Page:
Introduction to Physical Oceanography

Introduction to Physical Oceanography

“Physical oceanography” encompasses a broad range of subjects, from heat transfer to sound and optics. Knauss brings all these disparate fields together in this comprehensive text. He strikes a balance between purely descriptive texts and mathematically rigorous ones, assuming readers only have knowledge of elementary calculus and physics. This results in a straightforward, readable book that makes the material accessible both to readers specializing in physical oceanography and those from other

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The Great Courses: Oceanography Lecture Transcript Lessons 19-36

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5 Responses to “Introduction to Physical Oceanography”

  • Kevin Zelnio says:

    Review by Kevin Zelnio for Introduction to Physical Oceanography
    I read the majority of this text for a physical oceanography course and found extremely helpful for understanding how the earth, not just the oceans, work to create everything from terrestial weather systems to deep water conveyer belts. As a marine biologist, one with a sound physical and mathematical background, I found this text a excellent reference for factors to consider when doing studies in the ocean. It is all too easy for some biologists to disregard certain forces acting on an organism or system, and focus solely on that organism or system itself. Vital components such as Reynolds numbers, tidal and Coriolis forces and ocean stratification greatly affects how organisms interact and adapt in their environments.
    I believe all marine biologists should have a general physical oceanography background and this text provides sound knowledge and well written and derived equations in an understandble format that even a non-physical scientist should be able to comprehend.

  • Anonymous says:

    Review by for Introduction to Physical Oceanography
    My opinion about this text is a excellent book from beginner students in the sea sciences. It have the foundaments of the Physics in the sea: Water masses, salinity, temperature, tides, waves, upwelling, sinking, currents in the ocean, motion equations and tables to computer some properties of the sea water.
    The book index is pefectly order for any students with the background knowledge in chemistry, physics and mathematics.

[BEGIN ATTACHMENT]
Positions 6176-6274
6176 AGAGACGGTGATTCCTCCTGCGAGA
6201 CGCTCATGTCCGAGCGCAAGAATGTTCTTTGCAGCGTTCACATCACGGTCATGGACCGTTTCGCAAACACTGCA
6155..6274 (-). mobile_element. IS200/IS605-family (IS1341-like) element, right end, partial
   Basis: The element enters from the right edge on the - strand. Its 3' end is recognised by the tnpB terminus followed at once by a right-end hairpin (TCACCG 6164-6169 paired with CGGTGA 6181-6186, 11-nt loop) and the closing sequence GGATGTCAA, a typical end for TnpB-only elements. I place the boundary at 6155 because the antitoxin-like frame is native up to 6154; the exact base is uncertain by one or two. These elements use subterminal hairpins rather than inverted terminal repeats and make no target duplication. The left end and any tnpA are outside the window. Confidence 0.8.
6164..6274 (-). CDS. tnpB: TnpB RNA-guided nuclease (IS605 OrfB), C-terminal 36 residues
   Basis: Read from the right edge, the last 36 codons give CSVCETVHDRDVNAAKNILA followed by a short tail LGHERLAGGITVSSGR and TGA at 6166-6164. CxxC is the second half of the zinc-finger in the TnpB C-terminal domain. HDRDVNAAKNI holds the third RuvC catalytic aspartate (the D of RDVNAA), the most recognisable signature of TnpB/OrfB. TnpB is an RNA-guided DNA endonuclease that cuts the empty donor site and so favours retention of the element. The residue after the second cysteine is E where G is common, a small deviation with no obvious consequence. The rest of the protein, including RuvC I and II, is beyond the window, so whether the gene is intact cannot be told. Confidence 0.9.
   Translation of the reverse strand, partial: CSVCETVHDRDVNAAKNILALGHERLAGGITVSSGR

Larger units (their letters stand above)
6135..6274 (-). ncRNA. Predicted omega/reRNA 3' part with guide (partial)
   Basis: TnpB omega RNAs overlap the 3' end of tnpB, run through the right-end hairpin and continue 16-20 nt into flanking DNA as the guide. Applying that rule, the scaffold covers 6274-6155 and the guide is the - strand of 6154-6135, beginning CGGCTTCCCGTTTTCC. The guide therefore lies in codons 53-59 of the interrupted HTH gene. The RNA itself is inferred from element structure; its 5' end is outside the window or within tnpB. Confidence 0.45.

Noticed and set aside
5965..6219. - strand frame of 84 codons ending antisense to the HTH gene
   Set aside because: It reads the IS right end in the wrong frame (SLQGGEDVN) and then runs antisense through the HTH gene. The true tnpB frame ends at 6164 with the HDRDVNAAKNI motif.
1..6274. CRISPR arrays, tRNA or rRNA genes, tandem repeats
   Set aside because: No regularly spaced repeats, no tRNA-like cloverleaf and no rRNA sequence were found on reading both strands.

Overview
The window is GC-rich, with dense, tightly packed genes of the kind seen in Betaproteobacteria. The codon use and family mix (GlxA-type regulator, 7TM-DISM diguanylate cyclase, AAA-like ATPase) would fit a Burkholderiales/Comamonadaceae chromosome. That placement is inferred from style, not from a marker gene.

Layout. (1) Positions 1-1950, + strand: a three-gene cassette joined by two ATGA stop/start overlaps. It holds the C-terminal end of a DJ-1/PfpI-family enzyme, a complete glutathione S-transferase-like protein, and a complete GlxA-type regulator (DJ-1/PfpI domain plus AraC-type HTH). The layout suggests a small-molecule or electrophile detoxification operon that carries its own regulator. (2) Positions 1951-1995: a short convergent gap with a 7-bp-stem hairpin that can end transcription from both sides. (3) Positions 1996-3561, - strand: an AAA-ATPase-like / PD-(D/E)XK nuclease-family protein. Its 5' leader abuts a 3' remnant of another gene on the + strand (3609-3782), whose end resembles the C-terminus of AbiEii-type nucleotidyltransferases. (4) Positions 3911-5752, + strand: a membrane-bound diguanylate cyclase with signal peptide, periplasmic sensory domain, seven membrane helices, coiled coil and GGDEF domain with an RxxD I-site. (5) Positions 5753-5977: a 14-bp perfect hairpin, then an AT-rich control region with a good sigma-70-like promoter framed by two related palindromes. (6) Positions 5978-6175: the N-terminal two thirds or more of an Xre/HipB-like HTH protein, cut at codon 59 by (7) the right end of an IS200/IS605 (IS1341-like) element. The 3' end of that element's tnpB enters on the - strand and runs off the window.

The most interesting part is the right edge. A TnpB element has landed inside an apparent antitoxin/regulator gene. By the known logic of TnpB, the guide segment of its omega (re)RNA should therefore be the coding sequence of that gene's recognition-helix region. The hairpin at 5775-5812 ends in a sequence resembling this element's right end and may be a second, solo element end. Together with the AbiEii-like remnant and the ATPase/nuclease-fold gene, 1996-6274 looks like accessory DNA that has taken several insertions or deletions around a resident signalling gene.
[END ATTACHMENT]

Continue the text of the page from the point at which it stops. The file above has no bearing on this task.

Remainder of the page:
The autor explain very good the properties of the sea water in the first chapter, specially, the concepts of salinity, “in situ” temperature and potencial temperature, density, sound velocity and relationship between them.
    The motion equations are excellenty decribed, separating the differents terms as gravity, density, Coriolis and friction.
    All basic principles are related in this text but they need refresh with new standards in the Oceanography.

  • Ben J Korgen says:

    Review by Ben J Korgen for Introduction to Physical Oceanography
    Knauss (2005) is a textbook suitable for use in college courses for upper division undergraduate and beginning graduate students. In an oversimplified way, two ways exist for directing an introduction to physical oceanography course. One approach uses two courses, with the first one descriptive and the second based on dynamics.

    Using this approach, students with backgrounds in any field can take the first course, with those having backgrounds in mathematics, physics or engineering taking the second one.

    Knauss (2005) does not fit in this two-step approach. It is short on description for a semester-long course and short on dynamics for a course of the same length. Because Knauss (2005) does not fit in the two-step approach, criticizing Knauss (2005) for its weakness in either description or dynamics has little meaning.

    A second way of teaching an introduction to physical oceanography brings students with backgrounds in physics, chemistry, geology or biology together in a single course. Knauss (2005) does fit in this single-step approach. It allows students using it to step into dynamics in an easy and graceful way. It also has enough description to allow students to understand why we need dynamics to explain what description reveals. A disappointing side of Knauss (2005) is its lack of a chapter on the history of physical oceanography. While other branches of science took centuries to develop, physical oceanography went from nothing in 1893 to part of modern science in 1914, an interval of just 21 years!

    To compare Knauss (2005) with other physical oceanography textbooks, see my reviews of Introduction to Physical Oceanography by Mellor (2008), Descriptive Physical Oceanography by Pickard and Emery (1990) and Introductory Dynamical Oceanography, Second Edition by Pickard and Pond (1983).

  • Anonymous says:

    Review by for Introduction to Physical Oceanography
    Knauss provides a very readable text that includes the topics that are traditionally covered by a one semester course in introductory physical oceanography. The author includes the appropriate mathematical expressions without overburdening the reader with difficult or extensive notation. There are certainly other texts that fill that need. Knauss takes credit for what the text accomplishes, which is considerable, but also takes resposibility for the limitations of the text.

  • I. M. Hagenbuch says:

    Review by I. M. Hagenbuch for Introduction to Physical Oceanography
    This intro to physical oceanography is both approachable and easy-to-read, just like a good intro should be. I would recommend this text to anyone who wants to learn more about what drives ocean circulation. Potential readers should be beware that physical oceanography is, at its core, a quantitative science and this text reflects this. If you really want to follow the text, be prepared to break out your calculus book, a pencil and some paper.

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